644988 tn?1236364548

Losing sight of normality?

I've been thinking a lot this week and talked to some professionals and some friends and I'm confused. My "breakdown" was over a year ago and although I know I was as low as I could ever have been without taking the exit, and everyone who was involved at the time tells me how bad I was, it's beginning to fade from my memory. I've been pretty much down all year, whilst getting oh-so-slowly "better". I'm functioning more and doing more and piecing my life back together again. From the outside I can sometimes seem fairly "normal". A stranger who met me on a good day wouldn't look twice. I can go a whole day, even two without crying. Even on bad days I'm told I look and sound so much better. Yet to me I'm far from OK/normal. I journey through miles of recovery and others see the distance I have travelled and are pleased for me. The problem is that I can only see that the "finishing post" still looks just as far away as it did last time I looked.
I keep hoping that one day I'll see that light shining brightly at the end of the tunnel, but I'm so stuck in my negative head that that it seems yet unachievable.
I've been told that I won't be the same person when this is through; my therapist says not to try to get back to the "old me" but to think in terms of the "new me". How do you know when you get there? Will I feel positive? Will I know I've arrived, or might it be that this existence is as good as it gets- the "new me" is a weakened damaged version of the old?
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585414 tn?1288941302
You are always the same person. You have a psychiatric disability now and you are in the process of recovery. There are a lot of factors in recovery, including how well a person responds to treatment and their issues in life in general. But its a matter of looking forward not looking back. As a person who has made a full recovery from schizoaffective disorder with a glycine, a glutamate antagonist which is a new form of antipsychotic in Phase II FDA study, I know I say to my friends who have not recovered as well yet with currently available treatment, who wish they could go back to their past years when they were "themselves" that as new medications become available they will have a fuller recovery rate and be happy with who they are now. But its more than just what treatment is available. Its a matter of self acceptance. As a person with advanced tardive dyskinesia, I am homebound and I advocate for treatments that will help me be otherwise but the imporant thing for me was when I would walk by a movie theater and not have an intense feeling of sadness because I physically will never be able to sit through a movie. I just thought about what the movies were and when they'd hit dvd.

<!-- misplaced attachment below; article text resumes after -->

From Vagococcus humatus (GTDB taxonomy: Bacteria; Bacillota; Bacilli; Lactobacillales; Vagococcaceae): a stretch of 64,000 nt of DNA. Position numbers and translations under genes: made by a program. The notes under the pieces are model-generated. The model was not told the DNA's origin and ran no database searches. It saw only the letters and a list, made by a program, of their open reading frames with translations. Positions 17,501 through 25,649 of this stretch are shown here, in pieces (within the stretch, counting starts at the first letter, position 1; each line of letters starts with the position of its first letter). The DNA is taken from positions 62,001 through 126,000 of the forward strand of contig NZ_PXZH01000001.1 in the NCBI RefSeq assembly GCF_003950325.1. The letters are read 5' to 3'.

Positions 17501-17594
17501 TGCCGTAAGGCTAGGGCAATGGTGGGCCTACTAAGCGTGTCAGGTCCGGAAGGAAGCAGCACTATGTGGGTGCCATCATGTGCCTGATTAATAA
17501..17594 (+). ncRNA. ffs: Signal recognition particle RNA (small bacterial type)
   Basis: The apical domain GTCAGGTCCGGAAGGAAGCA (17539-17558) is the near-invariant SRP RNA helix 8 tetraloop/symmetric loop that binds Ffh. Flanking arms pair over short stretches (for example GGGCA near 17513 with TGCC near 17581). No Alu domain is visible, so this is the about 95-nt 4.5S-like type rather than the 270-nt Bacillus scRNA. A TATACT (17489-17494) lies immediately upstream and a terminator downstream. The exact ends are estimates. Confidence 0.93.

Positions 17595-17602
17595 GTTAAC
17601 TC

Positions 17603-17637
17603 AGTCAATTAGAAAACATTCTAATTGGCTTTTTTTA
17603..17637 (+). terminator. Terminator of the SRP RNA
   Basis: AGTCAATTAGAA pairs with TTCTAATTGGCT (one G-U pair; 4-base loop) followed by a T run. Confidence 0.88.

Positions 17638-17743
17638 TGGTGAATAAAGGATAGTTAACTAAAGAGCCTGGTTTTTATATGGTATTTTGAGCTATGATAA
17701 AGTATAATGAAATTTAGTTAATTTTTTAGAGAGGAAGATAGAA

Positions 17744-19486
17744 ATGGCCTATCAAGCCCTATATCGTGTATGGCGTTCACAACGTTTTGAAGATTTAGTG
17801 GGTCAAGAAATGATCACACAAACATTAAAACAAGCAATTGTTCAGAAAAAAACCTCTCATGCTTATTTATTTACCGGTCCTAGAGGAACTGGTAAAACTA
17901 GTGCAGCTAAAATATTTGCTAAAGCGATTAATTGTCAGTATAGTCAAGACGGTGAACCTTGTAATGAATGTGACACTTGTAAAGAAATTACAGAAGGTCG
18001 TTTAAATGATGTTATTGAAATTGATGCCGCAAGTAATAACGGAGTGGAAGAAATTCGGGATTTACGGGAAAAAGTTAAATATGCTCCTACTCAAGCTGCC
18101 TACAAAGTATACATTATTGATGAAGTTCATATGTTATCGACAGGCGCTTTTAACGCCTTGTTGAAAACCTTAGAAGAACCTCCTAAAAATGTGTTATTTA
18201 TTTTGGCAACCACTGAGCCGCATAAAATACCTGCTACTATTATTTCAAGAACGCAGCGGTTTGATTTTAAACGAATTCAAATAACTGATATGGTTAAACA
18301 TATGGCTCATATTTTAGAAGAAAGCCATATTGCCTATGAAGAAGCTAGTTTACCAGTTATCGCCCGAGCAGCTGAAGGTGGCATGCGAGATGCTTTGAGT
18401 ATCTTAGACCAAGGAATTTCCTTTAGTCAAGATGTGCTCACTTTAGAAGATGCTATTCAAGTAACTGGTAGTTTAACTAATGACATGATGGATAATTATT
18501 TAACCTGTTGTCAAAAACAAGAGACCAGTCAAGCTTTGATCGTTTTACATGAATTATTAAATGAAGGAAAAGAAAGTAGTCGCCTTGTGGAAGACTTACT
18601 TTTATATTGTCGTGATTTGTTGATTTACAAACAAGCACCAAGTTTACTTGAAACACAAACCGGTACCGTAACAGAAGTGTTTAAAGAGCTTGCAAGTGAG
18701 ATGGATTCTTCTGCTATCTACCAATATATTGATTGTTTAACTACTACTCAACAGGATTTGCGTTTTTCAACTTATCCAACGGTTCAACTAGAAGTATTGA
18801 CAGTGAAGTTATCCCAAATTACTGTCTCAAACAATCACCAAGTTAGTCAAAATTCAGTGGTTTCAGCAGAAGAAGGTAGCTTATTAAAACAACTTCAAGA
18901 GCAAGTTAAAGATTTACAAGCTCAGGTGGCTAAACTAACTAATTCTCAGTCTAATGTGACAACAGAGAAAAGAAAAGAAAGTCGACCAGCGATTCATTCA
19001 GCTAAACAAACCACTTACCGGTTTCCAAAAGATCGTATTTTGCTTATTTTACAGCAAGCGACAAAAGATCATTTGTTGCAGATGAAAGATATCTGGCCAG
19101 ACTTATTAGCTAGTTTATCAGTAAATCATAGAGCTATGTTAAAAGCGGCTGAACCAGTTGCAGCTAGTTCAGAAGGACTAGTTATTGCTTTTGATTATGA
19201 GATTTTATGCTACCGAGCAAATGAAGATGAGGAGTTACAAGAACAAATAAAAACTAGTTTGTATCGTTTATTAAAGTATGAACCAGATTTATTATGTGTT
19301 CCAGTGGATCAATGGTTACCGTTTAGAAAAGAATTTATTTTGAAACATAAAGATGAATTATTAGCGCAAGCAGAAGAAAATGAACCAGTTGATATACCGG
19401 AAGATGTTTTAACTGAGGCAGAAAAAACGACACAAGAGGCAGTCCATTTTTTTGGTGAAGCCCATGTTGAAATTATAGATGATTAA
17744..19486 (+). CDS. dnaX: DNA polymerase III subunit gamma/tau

With depression feelings of doubt and being unsatisfied with who you are as a person are often part of being depressed. Its essential to realize that. And as for what recovery rate you make it depends but the important thing is not to be upset with what you can't do but maximize the things you still enjoy in life and then expand them from there. And you are always the same person regardless. Seek recovery but accept your disability as part of yourself as well.
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644988 tn?1236364548
Thanks, IL, that makes sense though acceptance is a single word which holds the key to an immense attitude/being/feeling thing that I struggle to find most of the time. Acceptance is a passive thing and I keep trying to fight/beat/control...all active; the passivity I struggle with  and it probably hampers my recovery most of the time. I'm sick of being told I'm too hard on myself...and yet somewhere deep inside I think it's the best thing I can hear in some ways cos at least it means I'm not taking it lying down.

Yesterday I gave myself a big talking to a decided to stop overanalysing everything...yet today I'm worse than ever.

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